Five years later, the comedy melodrama The Prime of Miss Jean Brodie was released. The actress personified a private school teacher Jean Brodie. This role brought Smith BAFTA and The Academy Award. The work was challenging for her: legendary Vanessa Redgrave had played the same character before. However, both critics and ordinary people agreed that Maggie’s interpretation was equally good.
In the 1970s, Maggie Smith focused on the theater work and toured in the United States. She appeared in classic and modern plays, comedies and dramas; all of them were successful.
Although the actress did not appear on the screen often at that period, each time was priceless for the audience. In 1972, the woman appeared in the American comedy The Millionairess by William Slater based on Bernard Shaw’s work. The director’s decision to give the role of the eccentric millionairess Epifania to Maggie was right: the comedy was triumphant.
In the early 1980s, the action movie Clash of the Titans was released; Smith had another chance to collaborate with Laurence Olivier: they both played the main characters. The story is based on Greek myths; Margaret personified the nymph Thetis.
At the same period, the French-British drama Quartet by James Ivory was premiered. Alan Bates, Isabelle Adjani, and Anthony Higgins became Maggie’s stage partners.
Four years later, Ivory invited Smith to his new project, the drama A Room with a View. Once again, the cast was full of stars: Helena Bonham Carter and Denholm Elliott.
It was a triumph: the movie makers and cast were showered in prizes. Maggie Smith who played Charlotte Bartlett was nominated for the Academy Award and received BAFTA and Golden Globe Award – Best Supporting Actress.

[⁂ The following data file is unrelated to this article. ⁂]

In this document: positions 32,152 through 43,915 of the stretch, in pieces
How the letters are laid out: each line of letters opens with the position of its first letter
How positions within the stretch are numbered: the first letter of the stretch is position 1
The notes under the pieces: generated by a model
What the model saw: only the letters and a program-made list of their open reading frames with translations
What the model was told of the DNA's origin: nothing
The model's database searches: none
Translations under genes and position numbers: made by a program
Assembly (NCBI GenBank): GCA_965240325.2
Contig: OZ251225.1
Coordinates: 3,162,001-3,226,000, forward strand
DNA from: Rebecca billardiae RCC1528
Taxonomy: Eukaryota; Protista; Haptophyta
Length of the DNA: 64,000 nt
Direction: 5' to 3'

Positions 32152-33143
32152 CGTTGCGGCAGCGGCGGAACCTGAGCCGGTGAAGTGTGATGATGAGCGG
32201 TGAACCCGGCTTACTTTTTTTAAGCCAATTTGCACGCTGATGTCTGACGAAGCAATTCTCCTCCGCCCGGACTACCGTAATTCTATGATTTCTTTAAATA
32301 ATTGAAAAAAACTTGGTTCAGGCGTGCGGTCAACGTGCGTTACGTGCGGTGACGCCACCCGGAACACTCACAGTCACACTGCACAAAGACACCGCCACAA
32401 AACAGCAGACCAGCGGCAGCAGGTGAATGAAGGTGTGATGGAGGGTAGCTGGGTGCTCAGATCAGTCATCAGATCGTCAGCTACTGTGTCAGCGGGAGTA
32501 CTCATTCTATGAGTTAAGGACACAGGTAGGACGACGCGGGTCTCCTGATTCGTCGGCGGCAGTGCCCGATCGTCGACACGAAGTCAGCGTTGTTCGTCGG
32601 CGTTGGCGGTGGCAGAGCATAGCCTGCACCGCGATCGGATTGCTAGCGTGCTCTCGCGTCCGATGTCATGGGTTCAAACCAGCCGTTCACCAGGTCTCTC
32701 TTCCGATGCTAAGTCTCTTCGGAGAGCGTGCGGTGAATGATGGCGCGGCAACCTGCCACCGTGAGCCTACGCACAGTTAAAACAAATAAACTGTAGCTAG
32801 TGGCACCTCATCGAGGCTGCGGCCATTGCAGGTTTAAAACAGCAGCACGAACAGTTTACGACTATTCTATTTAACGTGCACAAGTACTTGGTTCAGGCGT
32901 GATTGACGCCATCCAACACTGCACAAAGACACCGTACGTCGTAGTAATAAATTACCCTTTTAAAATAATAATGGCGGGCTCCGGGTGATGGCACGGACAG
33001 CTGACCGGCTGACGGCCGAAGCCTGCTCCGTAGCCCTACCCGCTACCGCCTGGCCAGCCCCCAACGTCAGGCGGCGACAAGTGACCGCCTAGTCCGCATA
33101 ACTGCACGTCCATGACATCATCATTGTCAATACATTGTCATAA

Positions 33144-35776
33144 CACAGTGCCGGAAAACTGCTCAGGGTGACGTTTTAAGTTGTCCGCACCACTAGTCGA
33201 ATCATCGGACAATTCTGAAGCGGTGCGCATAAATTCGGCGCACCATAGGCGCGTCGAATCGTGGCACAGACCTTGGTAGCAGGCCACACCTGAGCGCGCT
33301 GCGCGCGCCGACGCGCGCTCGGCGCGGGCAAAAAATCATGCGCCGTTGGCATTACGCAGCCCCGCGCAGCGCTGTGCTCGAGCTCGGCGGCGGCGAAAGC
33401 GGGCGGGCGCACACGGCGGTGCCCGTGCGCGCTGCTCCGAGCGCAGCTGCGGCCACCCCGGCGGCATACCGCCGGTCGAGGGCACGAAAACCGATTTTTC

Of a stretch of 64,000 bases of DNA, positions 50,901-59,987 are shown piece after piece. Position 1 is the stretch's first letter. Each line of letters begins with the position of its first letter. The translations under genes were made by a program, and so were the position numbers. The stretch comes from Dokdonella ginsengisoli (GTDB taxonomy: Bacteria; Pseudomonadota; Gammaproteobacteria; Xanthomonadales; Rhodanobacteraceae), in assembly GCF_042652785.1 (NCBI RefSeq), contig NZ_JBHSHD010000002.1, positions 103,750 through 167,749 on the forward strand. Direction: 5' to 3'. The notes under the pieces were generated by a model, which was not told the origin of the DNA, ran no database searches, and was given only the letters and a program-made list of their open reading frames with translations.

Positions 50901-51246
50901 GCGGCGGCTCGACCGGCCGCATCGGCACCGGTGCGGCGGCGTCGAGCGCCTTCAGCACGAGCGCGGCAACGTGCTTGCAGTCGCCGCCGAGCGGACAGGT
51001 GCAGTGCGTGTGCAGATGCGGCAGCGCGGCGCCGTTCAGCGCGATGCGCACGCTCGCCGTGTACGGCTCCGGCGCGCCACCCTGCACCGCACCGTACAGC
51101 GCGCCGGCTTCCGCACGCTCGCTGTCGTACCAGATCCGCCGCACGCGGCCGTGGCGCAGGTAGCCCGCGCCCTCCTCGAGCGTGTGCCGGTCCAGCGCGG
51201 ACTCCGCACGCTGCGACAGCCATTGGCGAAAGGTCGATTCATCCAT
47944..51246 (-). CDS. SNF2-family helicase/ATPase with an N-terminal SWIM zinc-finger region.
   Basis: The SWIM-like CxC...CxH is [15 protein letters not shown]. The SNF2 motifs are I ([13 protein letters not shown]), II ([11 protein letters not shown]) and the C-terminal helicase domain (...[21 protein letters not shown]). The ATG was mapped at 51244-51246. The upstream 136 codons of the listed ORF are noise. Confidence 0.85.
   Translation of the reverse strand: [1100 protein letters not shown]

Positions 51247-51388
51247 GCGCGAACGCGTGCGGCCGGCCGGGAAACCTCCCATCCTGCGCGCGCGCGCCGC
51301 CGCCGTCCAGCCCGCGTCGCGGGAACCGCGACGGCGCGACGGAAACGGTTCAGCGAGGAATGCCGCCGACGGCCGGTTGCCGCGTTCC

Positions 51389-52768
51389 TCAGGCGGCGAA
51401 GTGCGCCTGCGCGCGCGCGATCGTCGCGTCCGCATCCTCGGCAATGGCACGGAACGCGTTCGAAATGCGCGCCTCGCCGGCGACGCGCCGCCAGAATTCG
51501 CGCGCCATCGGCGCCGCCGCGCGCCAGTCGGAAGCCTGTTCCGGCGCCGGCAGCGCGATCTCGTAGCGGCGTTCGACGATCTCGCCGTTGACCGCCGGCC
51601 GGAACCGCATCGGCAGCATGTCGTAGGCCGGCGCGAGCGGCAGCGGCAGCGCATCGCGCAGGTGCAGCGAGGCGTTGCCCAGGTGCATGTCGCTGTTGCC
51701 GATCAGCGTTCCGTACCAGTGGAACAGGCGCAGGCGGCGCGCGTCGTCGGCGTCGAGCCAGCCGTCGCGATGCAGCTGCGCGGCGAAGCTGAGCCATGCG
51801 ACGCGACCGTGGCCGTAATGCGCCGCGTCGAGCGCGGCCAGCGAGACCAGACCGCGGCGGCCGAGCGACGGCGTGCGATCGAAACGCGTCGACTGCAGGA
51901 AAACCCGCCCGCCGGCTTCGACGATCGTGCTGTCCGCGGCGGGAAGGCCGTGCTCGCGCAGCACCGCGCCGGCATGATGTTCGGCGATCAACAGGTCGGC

1999 was successful: the actress appeared in two movie masterpieces, the two-episode drama David Copperfield by Simon Curtis (the screen adaptation of Charles Dickens’s novel under the same title) and the drama comedy Tea with Mussolini. The latter project was created by Franco Zeffirelli. It was premiered in March in Italy; in July, the movie was shown at the Karlovy Vary International Film Festival. Smith got the role of a widow of a British ambassador; her fame increased, and she won BAFTA. Many critics talked about her as a master of grotesque.
The new century was marked with the detective Gosford Park by Robert Altman; Smith personified the main character, Constance Trentham. Movie critics welcomed the project and gave it the Academy Award – Best Original Screenplay.
The role of Professor brought the actress to the peak of her career. The new generation of viewers, teenagers, got acquainted with Smith and loved her. The first Harry Potter movie came out in 2001. Maggie Smith participated in all parts of the saga (2002-2011).